ATLANTA -- Coming off a frustrating weekend during which their offensive woes were extended courtesy of a few matchups against Cole Hamels and Cliff Lee, the Braves certainly were not going to be picky about the manner in which they scored runs.
In fact, there really was no reason for them to even worry about the fact that all of the hits and runs they recorded during Monday night's 5-2 win over the Marlins came in the midst of a fourth-inning eruption that backed an impressive Kris Medlen and helped snap a maddening four-game losing streak.
"Five spots are great," Elliot Johnson said. "It would have been nice to put up a few more, but we're going to take it. You're not trying to go out there and score 10 every night. You want to get as many as you can. But as long as you get more than they get, that's all that really matters."
Johnson notched one of the five fourth-inning hits that quickly halted Marlins starter Henderson Alvarez's dominance and gave Medlen all the support he needed to move his record (13-12) above .500 for the first time this season. The Braves right-hander surrendered three hits -- all singles recorded by Chris Coghlan -- through the first six innings and then three more while facing just four batters in Miami's two-run seventh inning.
While allowing two runs or fewer in four of his past five starts, Medlen has found the groove that he has been searching for dating back to when he won just one of his first seven decisions. His turnaround has proven to be timely for the Braves, who have reduced their magic number to win the National League East down to eight with 19 games remaining.
"Any game we win is good," Evan Gattis said. "We're just trying to get in the right direction. It's good to ease up, relax and get back to just winning ballgames."
As the Braves went hitless through the first three innings, it appeared they might extend the offensive struggles that led them to score two runs or fewer three times during the four-game skid they carried into this contest. But the tone of the evening changed when Justin Upton, Freddie Freeman and Gattis recorded three consecutive doubles within a span of the first nine pitches Alvarez threw in the fourth inning.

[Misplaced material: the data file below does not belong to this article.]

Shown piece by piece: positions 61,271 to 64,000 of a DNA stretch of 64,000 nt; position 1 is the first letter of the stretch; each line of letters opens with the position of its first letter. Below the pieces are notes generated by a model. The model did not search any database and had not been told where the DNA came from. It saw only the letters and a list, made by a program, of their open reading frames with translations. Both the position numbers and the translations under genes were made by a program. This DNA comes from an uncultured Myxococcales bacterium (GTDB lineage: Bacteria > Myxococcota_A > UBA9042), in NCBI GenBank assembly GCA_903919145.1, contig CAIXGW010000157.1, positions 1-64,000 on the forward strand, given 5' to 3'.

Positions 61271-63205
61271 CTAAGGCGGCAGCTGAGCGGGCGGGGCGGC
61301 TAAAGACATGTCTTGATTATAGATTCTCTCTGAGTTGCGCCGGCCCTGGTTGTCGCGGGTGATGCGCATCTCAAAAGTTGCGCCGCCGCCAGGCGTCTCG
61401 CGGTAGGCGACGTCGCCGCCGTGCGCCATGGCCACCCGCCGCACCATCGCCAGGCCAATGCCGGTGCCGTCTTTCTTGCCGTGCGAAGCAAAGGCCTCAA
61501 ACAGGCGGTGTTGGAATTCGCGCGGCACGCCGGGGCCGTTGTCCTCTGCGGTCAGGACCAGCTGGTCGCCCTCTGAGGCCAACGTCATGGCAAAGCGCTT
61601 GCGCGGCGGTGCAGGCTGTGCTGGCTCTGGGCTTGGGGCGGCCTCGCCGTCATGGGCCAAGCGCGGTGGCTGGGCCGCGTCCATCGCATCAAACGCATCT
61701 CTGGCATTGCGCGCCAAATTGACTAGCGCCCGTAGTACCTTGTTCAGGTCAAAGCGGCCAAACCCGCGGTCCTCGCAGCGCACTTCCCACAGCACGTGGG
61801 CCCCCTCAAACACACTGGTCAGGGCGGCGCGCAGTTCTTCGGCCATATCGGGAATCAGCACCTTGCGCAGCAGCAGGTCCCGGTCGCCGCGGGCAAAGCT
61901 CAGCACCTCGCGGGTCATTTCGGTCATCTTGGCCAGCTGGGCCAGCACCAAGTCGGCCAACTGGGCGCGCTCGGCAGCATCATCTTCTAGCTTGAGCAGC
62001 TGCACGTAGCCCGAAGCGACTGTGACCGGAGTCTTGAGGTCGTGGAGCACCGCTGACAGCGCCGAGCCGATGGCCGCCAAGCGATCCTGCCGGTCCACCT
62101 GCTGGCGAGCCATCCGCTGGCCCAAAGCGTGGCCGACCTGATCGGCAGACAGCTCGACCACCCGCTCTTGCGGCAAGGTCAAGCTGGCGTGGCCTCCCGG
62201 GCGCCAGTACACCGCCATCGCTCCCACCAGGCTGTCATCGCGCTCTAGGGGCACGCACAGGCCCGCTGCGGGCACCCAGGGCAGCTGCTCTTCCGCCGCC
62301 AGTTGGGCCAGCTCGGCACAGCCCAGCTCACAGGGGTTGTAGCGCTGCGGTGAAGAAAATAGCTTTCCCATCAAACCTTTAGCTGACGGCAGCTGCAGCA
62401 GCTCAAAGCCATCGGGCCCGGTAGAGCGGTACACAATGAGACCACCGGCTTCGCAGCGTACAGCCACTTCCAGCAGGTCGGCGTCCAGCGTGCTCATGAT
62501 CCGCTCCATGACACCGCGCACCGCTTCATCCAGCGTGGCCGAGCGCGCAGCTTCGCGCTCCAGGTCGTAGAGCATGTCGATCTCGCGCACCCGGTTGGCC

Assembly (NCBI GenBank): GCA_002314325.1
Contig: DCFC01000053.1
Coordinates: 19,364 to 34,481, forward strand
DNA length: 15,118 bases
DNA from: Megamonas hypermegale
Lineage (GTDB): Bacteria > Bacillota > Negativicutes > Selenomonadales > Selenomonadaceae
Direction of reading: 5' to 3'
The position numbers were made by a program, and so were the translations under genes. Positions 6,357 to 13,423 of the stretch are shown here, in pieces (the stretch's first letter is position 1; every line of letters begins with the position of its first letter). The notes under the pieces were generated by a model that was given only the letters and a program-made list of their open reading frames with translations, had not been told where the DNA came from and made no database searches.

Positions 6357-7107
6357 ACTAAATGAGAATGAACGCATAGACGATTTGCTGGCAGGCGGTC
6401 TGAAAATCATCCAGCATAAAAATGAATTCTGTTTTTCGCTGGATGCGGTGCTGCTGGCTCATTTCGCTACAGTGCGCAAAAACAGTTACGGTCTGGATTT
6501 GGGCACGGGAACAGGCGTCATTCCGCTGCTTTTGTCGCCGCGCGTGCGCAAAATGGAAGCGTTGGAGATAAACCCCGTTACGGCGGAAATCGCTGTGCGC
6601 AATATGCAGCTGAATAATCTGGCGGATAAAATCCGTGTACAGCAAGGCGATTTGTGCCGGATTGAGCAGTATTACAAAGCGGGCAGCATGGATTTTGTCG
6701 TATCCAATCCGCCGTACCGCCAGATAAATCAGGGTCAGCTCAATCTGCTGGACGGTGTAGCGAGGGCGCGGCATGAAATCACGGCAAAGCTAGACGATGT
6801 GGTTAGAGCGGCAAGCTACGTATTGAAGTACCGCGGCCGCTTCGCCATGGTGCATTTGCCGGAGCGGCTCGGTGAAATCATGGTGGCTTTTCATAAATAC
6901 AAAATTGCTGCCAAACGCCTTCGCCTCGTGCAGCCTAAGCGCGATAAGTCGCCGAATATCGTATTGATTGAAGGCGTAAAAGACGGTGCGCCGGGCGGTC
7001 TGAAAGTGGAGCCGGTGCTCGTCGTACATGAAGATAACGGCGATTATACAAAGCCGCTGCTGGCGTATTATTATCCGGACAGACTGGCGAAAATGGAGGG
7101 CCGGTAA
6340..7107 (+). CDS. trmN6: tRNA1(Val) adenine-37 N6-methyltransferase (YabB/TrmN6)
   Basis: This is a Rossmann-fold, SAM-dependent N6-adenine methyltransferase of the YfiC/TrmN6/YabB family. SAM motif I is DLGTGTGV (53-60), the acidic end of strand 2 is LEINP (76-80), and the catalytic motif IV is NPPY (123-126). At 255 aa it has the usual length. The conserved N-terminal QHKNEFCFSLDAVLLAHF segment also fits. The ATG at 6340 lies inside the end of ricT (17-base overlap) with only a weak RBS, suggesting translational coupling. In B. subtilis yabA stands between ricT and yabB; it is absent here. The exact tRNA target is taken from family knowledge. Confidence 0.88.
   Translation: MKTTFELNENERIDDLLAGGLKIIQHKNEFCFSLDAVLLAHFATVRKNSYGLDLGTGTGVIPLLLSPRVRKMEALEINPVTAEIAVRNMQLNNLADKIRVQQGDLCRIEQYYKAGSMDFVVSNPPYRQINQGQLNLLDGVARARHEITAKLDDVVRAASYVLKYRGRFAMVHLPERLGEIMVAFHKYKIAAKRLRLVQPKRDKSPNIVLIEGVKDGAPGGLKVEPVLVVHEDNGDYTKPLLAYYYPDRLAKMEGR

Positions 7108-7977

"[Alvarez] left some pitches out over the plate, and they made him pay for it," Marlins manager Mike Redmond said. "Those guys have the ability to put up some runs rather quickly if you make mistakes. That's what happened to them, they got to him rather quickly."
After Gattis provided an early lead with his two-run double to left field, Chris Johnson followed a Brian McCann walk with an RBI single. Johnson scored McCann with a one-out single off Alvarez, who added to his frustrations by allowing the Braves to score their fifth run of the inning on a wild pitch.
"That second time around [the lineup], everybody had a much better feel," Elliot Johnson said. "He had a really, really good fastball that first inning. He came out throwing 98s up there. The second inning wasn't quite as high. It could be part of the reason we had to work the counts, maybe fouling off a few more pitches. Gattis coming up with the huge double got things rolling and really built the momentum from there."
Gattis' two-run double extended the momentum he created when he hit two monstrous home runs that accounted for the only two hits and runs the Braves scored in Sunday's loss to Hamels and the Phillies. Since returning from a three-game stint with Triple-A Gwinnett last week, Gattis has gone 7-for-21 with two doubles and three home runs.
After allowing just the three singles to Coghlan through the first six innings, Medlen allowed Juan Pierre to begin the bottom of the seventh with a double and advance to third base on Adeiny Hechavarria's single. Pierre and Hechavarria scored on a Ed Lucas double that ended the night for Medlen, who saw Luis Avilan record the inning's final two outs without incurring any more damage.
Because he had not pitched during any of the previous six days, Craig Kimbrel was scheduled to make an appearance regardless of the situation that unfolded during this game. The two-run seventh provided an opportunity for the dominant closer to notch his 45th save. Kimbrel has allowed just one earned run in the 45 innings he has completed dating back to May 9.
With his latest scoreless ninth, Kimbrel gave Medlen a chance to further savor what he has accomplished while winning seven of his past eight starts. He has compiled a 2.75 ERA during this span.
"I'm not done yet," Medlen said. "But when you get to this point right now, it's pretty fun to look back and see that I started 1-6 and kind of turned things around. Obviously I'm not the one scoring the runs. They had a huge inning for me today."
Mark Bowman is a reporter for MLB.com. This story was not subject to the approval of Major League Baseball or its clubs.